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Mar 8, 2012 02:50 PM

Rome restaurants - best places for 2 people to eat for about 100 euros

I will be in Rome March 22nd-27th. What are the best places for two people to eat for around 100 euros?

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  1. Hi M,
    Maybe share a little more information (neighborhood you're staying in, lunch/supper expectations, foods you like, prior experiences in Rome, pizza preferences, wines you are dying to try, gelato from your home-town vs. your idea of what you can get, your willingness to walk/affinity for mass transit and so on).
    Lots of good resources on this board. Meet them half way.

    10 Replies
    1. re: steve h.

      Thanks for responding! We will be staying near the Vatican, but we are willing to go anywhere for a good restaurant. We want to try traditional meals as well as some more modern dishes. We love seafood. I am primarily interested in places for dinner. I already have found some good places for lunches, pizza, and quick bites. I have the Eat Rome app that has been very helpful, just trying to get as many opinions as I can. Places I'm considering are Trattoria Monti, I Quattro Mori (near our hotel), La Taverna dei Fori Imperiali, Hosteria Costannza, Renato e Luisa, Osteria de Memmo, Hosteria L'Orso 80, Perilli, and Nino. I would love opinions on these and any other suggestions! Thanks!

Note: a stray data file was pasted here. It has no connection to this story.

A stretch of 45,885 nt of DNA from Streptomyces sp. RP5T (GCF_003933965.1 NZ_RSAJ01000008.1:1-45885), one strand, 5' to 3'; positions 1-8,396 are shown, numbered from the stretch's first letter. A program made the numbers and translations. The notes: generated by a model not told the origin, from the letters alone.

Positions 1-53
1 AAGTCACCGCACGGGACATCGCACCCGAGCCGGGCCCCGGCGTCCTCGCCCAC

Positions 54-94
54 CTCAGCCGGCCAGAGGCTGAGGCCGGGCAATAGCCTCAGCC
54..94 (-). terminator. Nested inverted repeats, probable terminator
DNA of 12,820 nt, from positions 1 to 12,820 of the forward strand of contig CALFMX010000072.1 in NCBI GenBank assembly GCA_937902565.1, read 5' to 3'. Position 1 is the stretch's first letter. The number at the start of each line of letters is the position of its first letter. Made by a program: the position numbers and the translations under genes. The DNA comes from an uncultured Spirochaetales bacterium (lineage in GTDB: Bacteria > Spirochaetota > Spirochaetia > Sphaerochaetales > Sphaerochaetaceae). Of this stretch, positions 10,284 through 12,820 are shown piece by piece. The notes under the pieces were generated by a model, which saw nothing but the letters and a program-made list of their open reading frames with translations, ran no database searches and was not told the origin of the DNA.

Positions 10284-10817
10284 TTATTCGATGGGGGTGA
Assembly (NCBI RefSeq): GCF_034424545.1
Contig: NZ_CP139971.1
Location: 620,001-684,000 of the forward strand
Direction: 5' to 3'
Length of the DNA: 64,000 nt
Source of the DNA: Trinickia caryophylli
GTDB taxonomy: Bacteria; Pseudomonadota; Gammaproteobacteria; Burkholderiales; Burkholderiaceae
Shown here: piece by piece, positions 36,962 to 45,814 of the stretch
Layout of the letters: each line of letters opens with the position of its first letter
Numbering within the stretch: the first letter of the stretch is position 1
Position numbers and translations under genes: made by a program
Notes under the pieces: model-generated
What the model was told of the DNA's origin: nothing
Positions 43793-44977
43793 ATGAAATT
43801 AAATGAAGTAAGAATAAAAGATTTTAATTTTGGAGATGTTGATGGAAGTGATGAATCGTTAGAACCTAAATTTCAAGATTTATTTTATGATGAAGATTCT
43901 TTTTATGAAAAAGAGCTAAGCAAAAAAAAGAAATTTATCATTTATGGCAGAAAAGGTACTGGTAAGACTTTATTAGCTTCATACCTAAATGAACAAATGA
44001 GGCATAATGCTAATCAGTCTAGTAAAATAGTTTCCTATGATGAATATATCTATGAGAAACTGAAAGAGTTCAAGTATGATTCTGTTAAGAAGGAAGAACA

1. re: Maryanny

        Hello Maryanny

        I will be in Rome the end of March. Can you share with me the places you have in mind for lunches or quick bites? We are looking for inexpensive places. Thanks.

        1. re: Trungtr

          Here are the places I'm planning for lunches: Pizzarium, Roscioli Bakery, Forno Campo De' Fiori, and Il Cartoccio. Have fun!!

        2. re: Maryanny

          Sor'eve is very homey and is near your hotel. It makes its own pasta. The address is piazza della Rovere, 108.

          1. re: Maryanny

            Well, of the places on that list, Trattoria Monti is great, though it is not traditional Roman. The family that runs it is from Le Marche. Taverna dei Fori Imperiali is extremely overrated and expensive for the food quality. The owners are very nice people but especially since moving to a new location, the food has taken a nosedive. This decline has been documented by a number of English language food bloggers. No italian blogs that I know of even rate that place. The other venues don't really represent the best of Rome. If I had five days in Rome and was willing to travel, I would check out

            Tuna or Il Sanlorenzo for seafood (very expensive but far superior to anything else in the center). La Gensola could be a moderately priced substitute
            Sforno or La Gatta Mangiona for thick-rimmed pizza and fried things
            Pizzarium for Pizza by the slice
            Palatium and Enoteca Provincia for wine bar/restaurant dishes made with very local ingredients
            Settimio for very simple Roman dishes in an old school atmosphere (which is more interesting than the food, actually)
            Checchino dal 1887 for the very traditional rigatoni con la pajata, trippa alla romana, and coda alla vaccinara
            Roscioli for a modern carbonara and cacio e pepe
            Armando al Pantheon for gricia

            The pizza rossa at Forno Campo dei Fiori is great; bianca not as good as Forno Roscioli. Is il cartoccio the one on corso vittorio?



            1. re: katieparla

              Is the Settimio being referred to Settimo al Pellegrino or one of the others named Settimio?